TVNZ’s profit plummets 89 percent
State-owned Television New Zealand posted an 89 percent drop in full-year profit after taking a $12.4 million write-down on the value of an "onerous" contract for content from the Disney studio and some $4.5m of restructuring costs.
Profit fell to $1.39m in the year ended June 30 from $12.7m a year earlier, the Auckland-based broadcaster said. Sales fell 2.5 percent to $316.5m while operating expenses - excluding the Disney cost - were little changed at $286.7m.
Advertising revenue fell to $299m compared with $303.8m the previous year, although chief executive Kevin Kenrick told BusinessDesk that a falling trend in ad revenues had reversed in the second half of the year.
"What we've had is a year of restructuring and renegotiating content agreements and setting things up for what we think is a more sustainable future," he said. The TVNZ board has yet to conclude discussions with shareholding ministers about what level of dividend, if any, the broadcaster should pay to the Government.
"TVNZ, from an operating cash flow point of view, is in really good health. We don't carry debt. But we also need the ability to hang onto resources to invest in growing our future," he said.
The Disney contract has two years to run, so TVNZ decided to take projected losses up-front. Shorn of that cost, annual programming costs were about $180m, or 63 percent of TVNZ's total annual operating expenses last year.
Earnings before interest, tax, depreciation, amortisation and changes in the value of financial instruments fell to $17.4m, compared with $36.9m in the previous financial year.
"With improved revenue and cost trajectories, TVNZ is on track to grow ebitdaf in the year ahead," said TVNZ chair Therese Walsh in a statement.
While the Disney contract was a loss-maker, Kenrick said key content contracts with ITV and Warner Brothers were in better shape. The ITV contract was renegotiated "to a sustainable position" during the year and TVNZ was "very pleased with the yield" on its Warner deal.
"We're working together to migrate the focus towards paying more for digital (rights) and less for linear (scheduled free-to-air TV), as audiences migrate," he said. "The big shift occurring globally is that the construct used to be output deals, so you would commit to a studio and you would take their total output."
Those contracts also tended to be based on geographic exclusivity, which video-on-demand services and widespread content piracy had eroded.
"Content negotiation is moving from backing studios to more of a spot market buy on individual programmes and yet there's also opportunity to have preferential deals with studios that you back," Kenrick said. "We're really pleased that we've been able to shift this shift in industry dynamics without incurring losses and doing it in a way that sets us up for a sustainable future."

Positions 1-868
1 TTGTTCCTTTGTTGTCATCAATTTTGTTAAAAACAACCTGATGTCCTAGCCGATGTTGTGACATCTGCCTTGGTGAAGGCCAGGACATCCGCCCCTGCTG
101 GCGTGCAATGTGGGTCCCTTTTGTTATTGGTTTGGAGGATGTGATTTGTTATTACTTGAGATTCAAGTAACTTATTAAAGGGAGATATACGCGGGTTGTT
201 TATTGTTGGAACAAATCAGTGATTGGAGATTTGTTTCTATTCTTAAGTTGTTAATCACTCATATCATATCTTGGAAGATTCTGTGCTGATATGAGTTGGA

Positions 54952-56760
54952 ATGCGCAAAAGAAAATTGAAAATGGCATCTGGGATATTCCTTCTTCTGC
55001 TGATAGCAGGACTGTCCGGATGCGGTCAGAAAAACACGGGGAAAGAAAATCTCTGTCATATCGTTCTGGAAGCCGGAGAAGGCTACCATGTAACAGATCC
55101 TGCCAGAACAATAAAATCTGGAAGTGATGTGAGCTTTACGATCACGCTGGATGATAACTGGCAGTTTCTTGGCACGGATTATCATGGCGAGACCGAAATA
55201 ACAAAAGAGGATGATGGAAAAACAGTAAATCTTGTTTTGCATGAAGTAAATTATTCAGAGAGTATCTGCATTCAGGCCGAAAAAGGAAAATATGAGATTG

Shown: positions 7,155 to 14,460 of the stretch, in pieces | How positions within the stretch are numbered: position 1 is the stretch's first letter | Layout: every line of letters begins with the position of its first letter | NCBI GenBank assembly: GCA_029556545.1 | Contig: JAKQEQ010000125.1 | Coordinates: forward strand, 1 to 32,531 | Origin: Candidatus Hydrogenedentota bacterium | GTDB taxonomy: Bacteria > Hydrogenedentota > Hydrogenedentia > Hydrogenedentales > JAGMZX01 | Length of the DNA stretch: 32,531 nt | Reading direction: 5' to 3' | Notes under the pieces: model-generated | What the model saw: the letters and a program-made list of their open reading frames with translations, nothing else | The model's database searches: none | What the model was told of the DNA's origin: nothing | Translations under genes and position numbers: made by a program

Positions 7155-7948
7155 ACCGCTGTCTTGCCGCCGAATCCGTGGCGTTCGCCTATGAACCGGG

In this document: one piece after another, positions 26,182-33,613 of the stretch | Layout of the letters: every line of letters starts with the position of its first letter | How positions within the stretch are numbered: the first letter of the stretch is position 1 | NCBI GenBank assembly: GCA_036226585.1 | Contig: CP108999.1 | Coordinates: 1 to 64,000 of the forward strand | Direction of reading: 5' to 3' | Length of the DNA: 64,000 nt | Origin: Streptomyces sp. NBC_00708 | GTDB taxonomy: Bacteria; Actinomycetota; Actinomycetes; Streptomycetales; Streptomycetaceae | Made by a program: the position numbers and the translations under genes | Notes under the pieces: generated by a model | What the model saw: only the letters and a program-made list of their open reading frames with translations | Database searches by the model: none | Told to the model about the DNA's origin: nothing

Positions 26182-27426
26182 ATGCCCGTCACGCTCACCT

In the year ahead, TVNZ would be investing "aggressively" in its TVNZ on Demand offering. Changes would include a shift away from 'catch-up' viewing rights on popular series to carrying series in their entirety.
Investment in local long-form video content would also increase, as this was TVNZ's greatest point of difference with global video on-demand services and was also proving more capable of attracting advertising revenue than short-form video, where YouTube dominates and advertisers struggle to gain audience attention. There were no plans for a subscription-based video-on-demand service because small local players like TVNZ could not compete against deep-pocketed competitors such as Netflix, which are "incurring massive cash losses" to build global audience share.
TVNZ's news operation remained expensive to produce but a "very strong contributor for us at a yield level".
Kenrick said there appeared to be growing skepticism among advertisers about the value of digital media measurements of value and a growing belief that TV remained an important channel for brand-building.
"The truth is that video-on-demand and linear TV are complementary," he said. "They play very different roles and I think people are starting to see that TV is very, very good at building brands."
With TVNZ on Demand showing cash positive results, TVNZ would also be placing more bets on online offerings, including recently starting to offer products on the Chromecast platform, talking to Apple TV, and looking to simplify viewers' ability to search for TVNZ's online content.
Kenrick said the proposed review of copyright law next year was "overdue and really critical to the future of the industry. The question is whether it's still considered to be a priority (after the election)", he said.
Newsroom is powered by the generosity of readers like you, who support our mission to produce fearless, independent and provocative journalism.